Two tribes, the Otoe-Missouria Tribe and Comanche Nation, recently signed new gaming compacts with Stitt, which approve sports wagering as well as adding new terms to the overall gaming compact.
But Hunter has released an official attorney general opinion which states Stitt lacks the authority to allow sports betting, as it is prohibited by state law in Oklahoma.
In a nine-page opinion, Hunter wrote: "The governor can no more permit gambling prohibited by state criminal law via unilateral compact than he could agree to allow a tribe to sell illicit controlled substances to members of the public in Indian country.
"The governor lacks the authority to unilaterally bind the state to compacts with Indian tribes that authorize activity prohibited by state law."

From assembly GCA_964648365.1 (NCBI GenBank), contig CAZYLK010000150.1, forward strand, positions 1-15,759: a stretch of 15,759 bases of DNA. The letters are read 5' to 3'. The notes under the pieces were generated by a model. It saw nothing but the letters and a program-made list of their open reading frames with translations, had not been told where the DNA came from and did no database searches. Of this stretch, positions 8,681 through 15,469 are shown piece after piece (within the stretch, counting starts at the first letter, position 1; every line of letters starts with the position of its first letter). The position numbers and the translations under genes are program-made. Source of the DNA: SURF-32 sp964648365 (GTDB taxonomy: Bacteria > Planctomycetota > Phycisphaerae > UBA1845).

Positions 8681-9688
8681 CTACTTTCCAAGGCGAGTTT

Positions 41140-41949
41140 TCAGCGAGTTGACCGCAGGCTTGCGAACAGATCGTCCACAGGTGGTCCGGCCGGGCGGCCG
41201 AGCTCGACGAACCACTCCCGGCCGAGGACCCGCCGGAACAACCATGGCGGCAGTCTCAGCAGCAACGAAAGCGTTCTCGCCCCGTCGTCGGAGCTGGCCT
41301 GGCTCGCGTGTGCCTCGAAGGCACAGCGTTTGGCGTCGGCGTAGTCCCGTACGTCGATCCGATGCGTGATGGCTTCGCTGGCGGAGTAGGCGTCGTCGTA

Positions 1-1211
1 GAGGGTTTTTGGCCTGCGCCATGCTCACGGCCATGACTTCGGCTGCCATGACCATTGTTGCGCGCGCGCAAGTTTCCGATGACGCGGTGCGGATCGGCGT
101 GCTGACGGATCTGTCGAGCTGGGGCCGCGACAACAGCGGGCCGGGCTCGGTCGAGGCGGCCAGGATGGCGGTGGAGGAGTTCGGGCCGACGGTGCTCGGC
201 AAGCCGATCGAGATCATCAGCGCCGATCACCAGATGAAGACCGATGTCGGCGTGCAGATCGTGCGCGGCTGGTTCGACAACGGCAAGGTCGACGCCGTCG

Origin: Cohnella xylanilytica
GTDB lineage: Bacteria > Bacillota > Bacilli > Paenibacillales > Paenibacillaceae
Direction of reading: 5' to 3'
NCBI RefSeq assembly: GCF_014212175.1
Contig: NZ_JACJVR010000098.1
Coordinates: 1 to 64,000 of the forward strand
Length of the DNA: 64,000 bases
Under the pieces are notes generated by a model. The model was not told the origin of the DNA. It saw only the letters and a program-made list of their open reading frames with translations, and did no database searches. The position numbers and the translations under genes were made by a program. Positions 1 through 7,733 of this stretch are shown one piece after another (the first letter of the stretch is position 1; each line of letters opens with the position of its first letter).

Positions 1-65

Stitt is in the middle of an ongoing dispute with Oklahoma’s tribes over the extension of their gaming compacts.
While two tribes have signed an agreement with the governor, several are involved in a legal dispute over the matter.
Defending the new compacts, Baylee Lakey, the governor's communications director, said: “These compacts are unquestionably legal and deliver unprecedented guarantees of clarity, stability, and transparency for all Sovereign parties, and for the benefit of all four million Oklahomans.”
Meanwhile, Oklahoma Indian Gaming Association chairman Matthew L. Morgan praised Hunter’s opinion: "Oklahoma and the tribes deserve better than the carelessness governor Stitt has brought to the table; the attorney general’s analysis encourages us we will be able to re-establish the sort of tribal-state engagement that conforms to the law and serves all of us well.”